But can a deal be done in two years? Ministers have publicly insisted it can – but others believe it could take a decade.

Former cabinet secretary Sir Gus O’Donnell predicted it would take “at least five years” and Remain-backing former Labour minister and European commissioner Lord Mandelson predicted that “between five and 10 years” was the most likely timescale.

If no agreement is reached in two years, and no extension is agreed, the UK automatically leaves the EU and all existing agreements – including access to the single market – would cease to apply to the UK. In this case, it is assumed UK trade relations with the EU would be governed by World Trade Organisation rules.

Some ministers have suggested there could be a transitional period once the UK leaves the EU, to avoid a “cliff edge” and phase-in new arrangements.

Will Parliament have a say?

While Article 50 states that any deal will need the “consent of the European Parliament” – it doesn’t say anything about whether the parliament of the departing state should have a say too. This prompted some criticism from UK MPs that MEPs would be better informed than those in the UK’s own Parliament.

After initially appearing to resist calls for Parliament to vote on the final deal, the prime minister said in January that both the Commons and Lords would get one. The UK Parliament will also scrutinise the government’s work on Brexit through parliamentary debates, select committee work, and votes on proposed legislation.

In its White Paper on Brexit, the government said that parliament would have “a critical role” and that “ministers will continue to provide regular updates to Parliament and the government will continue to ensure that there is ample opportunity for both Houses to debate the key issues arising from EU exit”.

Could the UK change its mind after Article 50 is triggered?

As Article 50 has never been put to the test before, it is difficult to say as it is not explicitly stated in the article itself. But the man who wrote it, Lord Kerr, thinks it could. He told the BBC in November 2016: “It is not irrevocable. You can change your mind while the process is going on. During that period, if a country were to decide actually we don’t want to leave after all, everybody would be very cross about it being a waste of time.

“They might try to extract a political price but legally they couldn’t insist that you leave.”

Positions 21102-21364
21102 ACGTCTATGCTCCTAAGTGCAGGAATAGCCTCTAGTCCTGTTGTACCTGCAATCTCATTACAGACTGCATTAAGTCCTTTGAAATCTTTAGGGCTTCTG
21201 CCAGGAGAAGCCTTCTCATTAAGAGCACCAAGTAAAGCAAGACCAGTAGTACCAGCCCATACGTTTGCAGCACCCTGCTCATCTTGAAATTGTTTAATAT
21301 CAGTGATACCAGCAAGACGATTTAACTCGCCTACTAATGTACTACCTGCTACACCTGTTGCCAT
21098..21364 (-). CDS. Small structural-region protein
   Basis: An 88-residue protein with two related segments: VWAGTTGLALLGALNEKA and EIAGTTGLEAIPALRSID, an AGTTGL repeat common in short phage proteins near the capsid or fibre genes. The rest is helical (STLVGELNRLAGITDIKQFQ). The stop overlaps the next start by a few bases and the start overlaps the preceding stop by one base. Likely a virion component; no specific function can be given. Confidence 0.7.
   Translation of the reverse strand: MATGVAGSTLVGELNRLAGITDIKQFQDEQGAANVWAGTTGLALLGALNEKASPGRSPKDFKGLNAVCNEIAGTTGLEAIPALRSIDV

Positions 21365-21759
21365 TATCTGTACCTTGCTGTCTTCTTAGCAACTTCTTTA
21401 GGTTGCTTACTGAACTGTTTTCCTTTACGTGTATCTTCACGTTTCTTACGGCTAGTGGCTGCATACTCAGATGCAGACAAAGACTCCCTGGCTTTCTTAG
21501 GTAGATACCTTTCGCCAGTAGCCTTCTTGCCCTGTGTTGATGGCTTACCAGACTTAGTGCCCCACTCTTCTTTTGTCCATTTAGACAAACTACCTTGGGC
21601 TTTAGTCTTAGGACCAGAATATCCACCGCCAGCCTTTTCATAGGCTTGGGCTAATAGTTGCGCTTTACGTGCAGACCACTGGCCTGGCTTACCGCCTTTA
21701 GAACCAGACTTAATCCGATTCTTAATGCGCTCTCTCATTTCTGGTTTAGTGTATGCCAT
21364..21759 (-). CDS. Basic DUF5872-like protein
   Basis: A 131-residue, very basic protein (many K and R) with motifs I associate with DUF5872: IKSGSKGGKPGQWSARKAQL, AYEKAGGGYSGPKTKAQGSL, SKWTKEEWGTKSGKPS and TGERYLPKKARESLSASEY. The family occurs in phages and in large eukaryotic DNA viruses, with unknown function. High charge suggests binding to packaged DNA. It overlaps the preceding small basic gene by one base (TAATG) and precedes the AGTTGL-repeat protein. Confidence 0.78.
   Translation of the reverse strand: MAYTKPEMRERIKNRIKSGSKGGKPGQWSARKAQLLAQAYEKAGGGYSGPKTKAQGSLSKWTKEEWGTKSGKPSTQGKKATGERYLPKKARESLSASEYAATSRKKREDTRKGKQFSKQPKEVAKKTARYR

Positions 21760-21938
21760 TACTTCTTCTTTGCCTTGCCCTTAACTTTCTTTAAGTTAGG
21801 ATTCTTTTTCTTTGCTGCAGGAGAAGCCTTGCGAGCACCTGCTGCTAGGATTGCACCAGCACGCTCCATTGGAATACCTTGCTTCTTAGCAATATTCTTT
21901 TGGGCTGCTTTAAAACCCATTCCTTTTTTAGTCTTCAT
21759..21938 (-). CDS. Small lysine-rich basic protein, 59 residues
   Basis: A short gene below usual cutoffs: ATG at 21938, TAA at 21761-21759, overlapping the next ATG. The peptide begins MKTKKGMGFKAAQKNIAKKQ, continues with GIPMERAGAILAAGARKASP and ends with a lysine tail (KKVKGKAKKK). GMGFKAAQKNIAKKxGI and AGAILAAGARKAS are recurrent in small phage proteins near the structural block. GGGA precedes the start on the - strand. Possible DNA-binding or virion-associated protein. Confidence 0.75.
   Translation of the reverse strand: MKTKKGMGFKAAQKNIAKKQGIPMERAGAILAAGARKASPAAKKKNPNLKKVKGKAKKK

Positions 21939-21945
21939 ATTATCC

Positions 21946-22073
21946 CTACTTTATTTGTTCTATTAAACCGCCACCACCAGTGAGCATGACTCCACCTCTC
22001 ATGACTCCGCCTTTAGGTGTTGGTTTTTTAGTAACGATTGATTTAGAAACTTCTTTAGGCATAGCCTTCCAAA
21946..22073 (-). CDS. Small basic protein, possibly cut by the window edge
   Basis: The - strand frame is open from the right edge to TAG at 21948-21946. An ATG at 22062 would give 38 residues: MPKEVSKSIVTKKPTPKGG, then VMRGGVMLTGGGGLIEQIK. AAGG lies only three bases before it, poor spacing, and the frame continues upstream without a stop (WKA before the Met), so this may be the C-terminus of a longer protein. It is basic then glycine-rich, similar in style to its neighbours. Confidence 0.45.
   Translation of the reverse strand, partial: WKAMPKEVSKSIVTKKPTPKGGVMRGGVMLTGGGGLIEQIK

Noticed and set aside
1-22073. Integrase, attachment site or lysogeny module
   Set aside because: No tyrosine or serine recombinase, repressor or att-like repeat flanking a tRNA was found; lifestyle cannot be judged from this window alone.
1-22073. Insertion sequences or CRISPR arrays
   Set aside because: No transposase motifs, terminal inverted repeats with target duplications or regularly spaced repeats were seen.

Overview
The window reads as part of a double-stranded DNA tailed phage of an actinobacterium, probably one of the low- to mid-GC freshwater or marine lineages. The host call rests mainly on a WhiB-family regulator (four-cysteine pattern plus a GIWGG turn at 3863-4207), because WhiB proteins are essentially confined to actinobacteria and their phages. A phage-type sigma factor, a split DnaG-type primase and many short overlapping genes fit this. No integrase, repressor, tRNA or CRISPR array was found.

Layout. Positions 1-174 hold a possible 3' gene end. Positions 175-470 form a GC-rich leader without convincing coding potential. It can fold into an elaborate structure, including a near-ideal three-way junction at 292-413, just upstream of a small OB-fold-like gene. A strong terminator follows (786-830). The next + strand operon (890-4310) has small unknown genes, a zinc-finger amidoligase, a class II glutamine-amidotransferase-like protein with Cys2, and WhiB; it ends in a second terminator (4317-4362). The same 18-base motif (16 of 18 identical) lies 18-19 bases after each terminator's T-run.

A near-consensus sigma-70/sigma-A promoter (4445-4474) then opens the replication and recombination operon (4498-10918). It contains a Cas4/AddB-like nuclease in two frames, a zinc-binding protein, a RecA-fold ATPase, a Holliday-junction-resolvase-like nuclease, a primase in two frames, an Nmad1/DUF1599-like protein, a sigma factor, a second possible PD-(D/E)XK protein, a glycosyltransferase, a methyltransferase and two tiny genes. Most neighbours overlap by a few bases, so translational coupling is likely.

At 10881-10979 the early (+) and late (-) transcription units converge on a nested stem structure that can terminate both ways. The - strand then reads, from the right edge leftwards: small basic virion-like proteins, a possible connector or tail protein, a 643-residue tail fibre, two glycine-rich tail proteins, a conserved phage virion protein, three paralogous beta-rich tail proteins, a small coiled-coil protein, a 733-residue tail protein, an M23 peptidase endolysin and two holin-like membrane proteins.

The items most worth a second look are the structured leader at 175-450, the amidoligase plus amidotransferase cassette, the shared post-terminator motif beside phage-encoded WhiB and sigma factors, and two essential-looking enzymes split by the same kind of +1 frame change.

And the Prime Minister of Luxembourg, Xavier Bettel, has suggested it could be reversed: “Maybe during the procedure of divorce they will say ‘we love you that much that we are not able to conclude that divorce’,” he told the Independent.

The government has said that it would not reverse the Article 50 process. In a recent interview, Justice Secretary Liz Truss suggested she thought Article 50 was “irrevocable”. Ultimately, the question could come before the European Court of Justice.

Will the UK still play full part in EU during Brexit negotiations?

It will remain a member of the EU, will still be in the single market and subject to all the EU laws and rules, including the freedom of movement. But the UK has given up its rotating presidency of the European Council – which was scheduled for the second half of 2017 – to concentrate on Brexit negotiations.

Legally, there is nothing to prevent the UK from taking part in adopting EU acts that are unrelated to Brexit during the negotiation period. However, the UK cannot participate in the decisions taken by the council concerning Brexit negotiations.

Can the UK negotiate trade deals with other countries now?

No, while the UK is still part of the European Union, it cannot independently negotiate any international trade agreements with non-EU countries, without violating EU treaties. But there could still be some general discussions about trade.

International Trade Secretary Liam Fox has said that “while we remain inside the European Union, we are bound by its rules not to negotiate any new trade agreement”, but the UK would still be able “to discuss the impediments that we might wish to eliminate ahead of agreements that we might reach with other countries when we leave”.

However, potential trading partners will be likely want to know the exact terms of Britain’s withdrawal from the EU and the European single market.

As one US trade representative put it: “As a practical matter, it is not possible to meaningfully advance separate trade and investment negotiations with the UK until some of the basic issues around the future EU-UK relationship have been worked out.”

Consumer Advisory About Counterfeit Coins

American Numismatic Association

Hobby periodicals report that more than a million counterfeit coins manufactured in China have been fraudulently sold in the United States posing a significant financial risk for unsuspecting consumers. Buyer beware! Consumers who buy an item based only on its perceived rarity and who have no knowledge as to how to determine whether the coin is genuine subject themselves to great risk of losing their money

The American Numismatic Association (ANA), the Industry Council for Tangible Assets (ICTA), Numismatic Guaranty Corporation (NGC), Professional Coin Grading Service (www.PCGS.com) and the Professional Numismatists Guild (PNG) urge consumers to educate themselves before making purchases: know what you are buying and purchase only from reputable, experienced rare coin dealers (professional numismatists).

“We believe many of these counterfeits subsequently are being resold as genuine rare coins in online auctions and at flea markets and swap meets,” said Clifford Mishler, ANA President.